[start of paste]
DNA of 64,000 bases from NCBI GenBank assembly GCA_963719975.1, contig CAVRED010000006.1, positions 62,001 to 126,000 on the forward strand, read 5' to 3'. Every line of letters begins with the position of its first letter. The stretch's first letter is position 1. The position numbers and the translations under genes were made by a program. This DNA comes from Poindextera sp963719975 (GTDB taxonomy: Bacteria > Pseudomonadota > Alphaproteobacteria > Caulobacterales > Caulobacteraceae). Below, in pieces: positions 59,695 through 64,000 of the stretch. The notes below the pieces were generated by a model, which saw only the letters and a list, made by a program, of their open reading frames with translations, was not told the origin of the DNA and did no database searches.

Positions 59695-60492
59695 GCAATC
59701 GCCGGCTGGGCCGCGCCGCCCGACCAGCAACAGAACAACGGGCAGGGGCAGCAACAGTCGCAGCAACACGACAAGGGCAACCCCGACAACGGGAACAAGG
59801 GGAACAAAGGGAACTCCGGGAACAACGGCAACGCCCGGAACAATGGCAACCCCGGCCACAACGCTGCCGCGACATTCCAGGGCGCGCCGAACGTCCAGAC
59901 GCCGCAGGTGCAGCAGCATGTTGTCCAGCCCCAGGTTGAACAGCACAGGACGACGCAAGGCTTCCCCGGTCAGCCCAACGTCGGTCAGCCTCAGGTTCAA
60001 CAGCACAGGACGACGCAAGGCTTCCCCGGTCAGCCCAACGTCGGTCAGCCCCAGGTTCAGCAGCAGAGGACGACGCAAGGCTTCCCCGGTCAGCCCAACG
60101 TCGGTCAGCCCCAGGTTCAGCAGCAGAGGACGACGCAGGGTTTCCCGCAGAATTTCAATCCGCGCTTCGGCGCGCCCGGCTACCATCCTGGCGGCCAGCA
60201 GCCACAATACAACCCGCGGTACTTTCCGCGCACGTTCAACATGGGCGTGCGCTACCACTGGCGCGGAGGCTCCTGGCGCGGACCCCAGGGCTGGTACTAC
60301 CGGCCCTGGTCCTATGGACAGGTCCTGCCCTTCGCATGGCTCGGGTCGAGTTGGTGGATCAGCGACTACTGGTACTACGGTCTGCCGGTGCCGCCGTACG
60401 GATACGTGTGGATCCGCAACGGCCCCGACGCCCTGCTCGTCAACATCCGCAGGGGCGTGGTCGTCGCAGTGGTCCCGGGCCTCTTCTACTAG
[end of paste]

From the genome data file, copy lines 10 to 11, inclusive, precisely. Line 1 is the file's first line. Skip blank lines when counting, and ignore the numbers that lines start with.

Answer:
60301 CGGCCCTGGTCCTATGGACAGGTCCTGCCCTTCGCATGGCTCGGGTCGAGTTGGTGGATCAGCGACTACTGGTACTACGGTCTGCCGGTGCCGCCGTACG
60401 GATACGTGTGGATCCGCAACGGCCCCGACGCCCTGCTCGTCAACATCCGCAGGGGCGTGGTCGTCGCAGTGGTCCCGGGCCTCTTCTACTAG